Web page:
Yes we test the "Paid" products patches but even if broke we cannot patch our selves.
We would have far less problems if the SysAdmins had to "understand" what they were doing and involve thier selves a little more than to leave auto update on.

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Who uses Open Source???? MS Maybe

by mikatrob In reply to Security Solutions: Open ...

By learning how Hotmail.com have implemented their webemail service, we can gain extra information/insight on how to build a similar system using @Mail. Scalability is the key , it is important to choose a reliable and fast platform to host the service under.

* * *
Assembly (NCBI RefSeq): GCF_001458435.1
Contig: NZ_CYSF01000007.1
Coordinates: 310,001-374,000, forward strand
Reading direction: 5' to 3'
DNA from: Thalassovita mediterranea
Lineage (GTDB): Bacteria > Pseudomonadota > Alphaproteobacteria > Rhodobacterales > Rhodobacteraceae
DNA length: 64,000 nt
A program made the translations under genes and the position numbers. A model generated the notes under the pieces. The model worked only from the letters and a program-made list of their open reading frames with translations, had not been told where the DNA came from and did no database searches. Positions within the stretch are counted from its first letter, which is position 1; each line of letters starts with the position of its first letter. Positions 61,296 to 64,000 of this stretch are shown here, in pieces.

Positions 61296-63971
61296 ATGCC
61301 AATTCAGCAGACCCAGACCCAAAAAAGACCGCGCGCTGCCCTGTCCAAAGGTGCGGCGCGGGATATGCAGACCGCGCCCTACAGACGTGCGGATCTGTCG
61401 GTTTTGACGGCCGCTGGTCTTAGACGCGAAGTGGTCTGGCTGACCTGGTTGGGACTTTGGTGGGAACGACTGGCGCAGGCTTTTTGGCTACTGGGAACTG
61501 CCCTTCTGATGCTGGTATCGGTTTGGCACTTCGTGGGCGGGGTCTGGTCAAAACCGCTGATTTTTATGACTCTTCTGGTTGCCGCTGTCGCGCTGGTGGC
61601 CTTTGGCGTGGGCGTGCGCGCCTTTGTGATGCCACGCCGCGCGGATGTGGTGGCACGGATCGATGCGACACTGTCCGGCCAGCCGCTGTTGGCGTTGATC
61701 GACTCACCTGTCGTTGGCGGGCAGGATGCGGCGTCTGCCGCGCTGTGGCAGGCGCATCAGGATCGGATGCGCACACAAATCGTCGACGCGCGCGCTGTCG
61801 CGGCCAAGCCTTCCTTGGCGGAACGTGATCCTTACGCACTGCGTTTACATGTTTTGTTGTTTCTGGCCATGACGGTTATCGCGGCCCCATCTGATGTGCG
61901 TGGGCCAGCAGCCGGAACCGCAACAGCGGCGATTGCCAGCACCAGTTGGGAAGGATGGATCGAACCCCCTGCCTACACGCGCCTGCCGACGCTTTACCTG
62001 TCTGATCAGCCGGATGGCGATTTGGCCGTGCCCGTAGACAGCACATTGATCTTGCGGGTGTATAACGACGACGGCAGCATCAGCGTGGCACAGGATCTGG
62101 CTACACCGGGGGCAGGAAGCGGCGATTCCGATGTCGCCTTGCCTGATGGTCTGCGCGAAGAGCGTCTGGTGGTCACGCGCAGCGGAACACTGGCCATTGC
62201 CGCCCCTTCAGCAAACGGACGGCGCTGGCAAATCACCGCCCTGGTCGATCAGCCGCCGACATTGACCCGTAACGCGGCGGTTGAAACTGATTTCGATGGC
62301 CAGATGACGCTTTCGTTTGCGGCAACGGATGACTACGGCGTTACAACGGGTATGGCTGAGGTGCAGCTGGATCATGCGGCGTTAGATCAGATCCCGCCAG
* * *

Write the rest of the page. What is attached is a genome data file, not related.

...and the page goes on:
See http://www.unix-vs-nt.org/kirch/hotmail.html for reference

?The software giant has attempted to exchange the Sun/Solaris infrastructure of Hotmail with NT since buying it in December 1997. However, the demands of supporting 10 million users reportedly proved too great for NT, and Solaris was reinstated. In a leaked report, sources close to Hotmail said: "... its whole mail server infrastructure is Solaris. NT couldn't handle it. On the web server, they're running MP Pentiums and Apache on FreeBSD. They're moving to Solaris for threads. The engineering team did its best to run NT - and failed. The issue's being escalated." Hotmail is running Apache's /1.2.1 web server which is not available for NT due to technical difficulties. A statement on Apache's website states: "The road to Windows NT has not been a pretty one. Several attempts have been made, both by Apache Group members and outside folks, but due to a lack of stability and a clear consensus on how to managea true cross-platform development project, NT is not yet a standard platform supported by Apache. ?